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Friday, August 13, 1999

Parliamentary press clippers review policies
MPs' service suspended

Tim Naumetz
Southam News

OTTAWA - The Library of Parliament temporarily suspended publication of its newspaper clipping service for MPs and senators after Liberal MPs complained the service included too many articles from the National Post.

Some of the Liberals aired their complaints at a caucus meeting in June. That came after earlier public criticism by Jean Chretien of a series of news stories the National Post published about substantial federal grants and loans that were awarded to Quebec businessmen who had close political, business and personal ties to the prime minister.

Jane Stewart, the Human Resources Minister who is considered Mr. Chretien's protege in the federal cabinet, and Oakville, Ont., MP Bonnie Brown were among the Liberals who complained in caucus about the clipping service, a reliable party source says.

"They wanted more of a balance with the Toronto Star," the source explained.

The head of the Library of Parliament, Richard Pare, confirmed yesterday that the service, called Quorum, was suspended until September to overhaul its editorial policies following complaints from MPs and senators about style and content earlier in the year.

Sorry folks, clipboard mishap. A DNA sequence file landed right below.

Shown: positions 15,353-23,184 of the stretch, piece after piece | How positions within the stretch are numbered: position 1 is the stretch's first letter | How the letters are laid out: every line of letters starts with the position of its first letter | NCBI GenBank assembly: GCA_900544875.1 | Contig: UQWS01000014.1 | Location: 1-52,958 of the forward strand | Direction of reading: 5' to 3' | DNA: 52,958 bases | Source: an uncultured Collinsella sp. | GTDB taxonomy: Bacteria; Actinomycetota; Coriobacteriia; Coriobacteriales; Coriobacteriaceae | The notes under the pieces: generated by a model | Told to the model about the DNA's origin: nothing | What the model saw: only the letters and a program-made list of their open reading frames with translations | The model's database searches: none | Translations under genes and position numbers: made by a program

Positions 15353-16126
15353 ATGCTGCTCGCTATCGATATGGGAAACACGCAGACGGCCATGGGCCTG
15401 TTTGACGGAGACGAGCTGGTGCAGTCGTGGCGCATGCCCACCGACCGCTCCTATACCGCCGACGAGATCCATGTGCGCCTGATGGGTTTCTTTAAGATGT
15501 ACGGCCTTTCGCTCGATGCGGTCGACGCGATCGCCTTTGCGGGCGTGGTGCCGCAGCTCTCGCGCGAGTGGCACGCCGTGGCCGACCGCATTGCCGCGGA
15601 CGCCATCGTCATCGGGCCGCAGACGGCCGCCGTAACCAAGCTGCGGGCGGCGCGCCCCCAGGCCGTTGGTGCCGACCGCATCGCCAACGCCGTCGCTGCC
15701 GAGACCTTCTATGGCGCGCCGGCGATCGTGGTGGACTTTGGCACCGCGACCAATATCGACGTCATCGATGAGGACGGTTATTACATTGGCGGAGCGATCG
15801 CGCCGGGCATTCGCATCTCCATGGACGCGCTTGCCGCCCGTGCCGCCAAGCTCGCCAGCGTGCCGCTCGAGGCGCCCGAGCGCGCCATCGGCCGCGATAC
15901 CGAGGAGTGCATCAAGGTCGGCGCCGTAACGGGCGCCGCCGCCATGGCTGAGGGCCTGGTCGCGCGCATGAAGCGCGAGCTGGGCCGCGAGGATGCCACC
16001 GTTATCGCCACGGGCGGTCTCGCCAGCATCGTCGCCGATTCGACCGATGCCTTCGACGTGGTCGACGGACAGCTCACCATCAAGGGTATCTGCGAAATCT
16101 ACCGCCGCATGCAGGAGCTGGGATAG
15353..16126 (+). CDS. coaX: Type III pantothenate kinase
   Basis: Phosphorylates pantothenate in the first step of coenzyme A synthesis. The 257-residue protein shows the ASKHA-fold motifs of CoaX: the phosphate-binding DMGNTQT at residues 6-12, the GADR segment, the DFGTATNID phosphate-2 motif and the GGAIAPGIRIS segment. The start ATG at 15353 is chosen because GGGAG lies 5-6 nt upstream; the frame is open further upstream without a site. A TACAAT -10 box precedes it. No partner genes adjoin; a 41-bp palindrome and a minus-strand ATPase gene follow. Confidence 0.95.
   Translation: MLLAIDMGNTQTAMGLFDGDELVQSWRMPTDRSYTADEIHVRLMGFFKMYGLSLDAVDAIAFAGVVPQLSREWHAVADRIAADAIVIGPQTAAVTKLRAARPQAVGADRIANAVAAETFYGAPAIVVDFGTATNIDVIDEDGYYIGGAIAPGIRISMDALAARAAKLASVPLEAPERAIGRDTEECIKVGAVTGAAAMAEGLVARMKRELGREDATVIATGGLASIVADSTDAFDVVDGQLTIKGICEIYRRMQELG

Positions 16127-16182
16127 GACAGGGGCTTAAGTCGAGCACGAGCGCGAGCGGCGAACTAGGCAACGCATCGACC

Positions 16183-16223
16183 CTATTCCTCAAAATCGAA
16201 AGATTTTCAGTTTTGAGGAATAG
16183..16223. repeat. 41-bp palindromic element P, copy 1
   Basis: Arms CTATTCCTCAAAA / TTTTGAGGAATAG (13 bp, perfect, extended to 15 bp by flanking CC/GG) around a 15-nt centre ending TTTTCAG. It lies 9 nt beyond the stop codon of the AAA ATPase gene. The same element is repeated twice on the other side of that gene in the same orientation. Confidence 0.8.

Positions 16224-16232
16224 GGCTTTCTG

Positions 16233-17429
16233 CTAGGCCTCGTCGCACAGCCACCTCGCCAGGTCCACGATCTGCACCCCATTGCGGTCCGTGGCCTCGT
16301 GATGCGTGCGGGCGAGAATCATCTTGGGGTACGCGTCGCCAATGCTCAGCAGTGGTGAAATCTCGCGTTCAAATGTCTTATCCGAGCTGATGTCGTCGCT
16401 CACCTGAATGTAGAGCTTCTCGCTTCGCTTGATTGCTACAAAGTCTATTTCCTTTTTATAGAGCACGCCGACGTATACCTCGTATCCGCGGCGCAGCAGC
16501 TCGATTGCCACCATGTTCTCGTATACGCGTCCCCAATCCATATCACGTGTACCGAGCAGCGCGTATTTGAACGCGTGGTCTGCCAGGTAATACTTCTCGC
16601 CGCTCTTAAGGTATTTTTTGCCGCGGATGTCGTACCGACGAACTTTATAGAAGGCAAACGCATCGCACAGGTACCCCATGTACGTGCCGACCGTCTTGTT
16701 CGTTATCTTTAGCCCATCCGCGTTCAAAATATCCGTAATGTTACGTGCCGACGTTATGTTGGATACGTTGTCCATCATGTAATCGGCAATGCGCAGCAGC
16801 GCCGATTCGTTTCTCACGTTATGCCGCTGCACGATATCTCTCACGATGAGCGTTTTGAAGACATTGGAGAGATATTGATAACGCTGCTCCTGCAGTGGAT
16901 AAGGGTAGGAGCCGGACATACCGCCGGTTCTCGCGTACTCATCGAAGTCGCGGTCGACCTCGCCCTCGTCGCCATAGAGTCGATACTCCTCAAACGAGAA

As well, the library conducted a telephone survey of about 70 MPs and senators in June to ask their views of the clipping service.

But Mr. Pare denied that complaints about the number of National Post articles were the main factor behind the review.

"A few members were complaining that there was not enough regional coverage," the parliamentary librarian said. "It was the main concern. Also the timing in the morning; some members preferred to have it earlier."

When pressed, Mr. Pare added that the National Post may have been mentioned by MPs who complained about the predominance of clippings from Ontario and Quebec newspapers.

Asked if anyone from Mr. Chretien's office had complained, he replied: "Not to my knowledge."

Many MPs and senators rely on Quorum for their daily gathering of printed political news and opinion while Parliament is in session. The bulletin normally is published only once or twice a week during parliamentary recesses.

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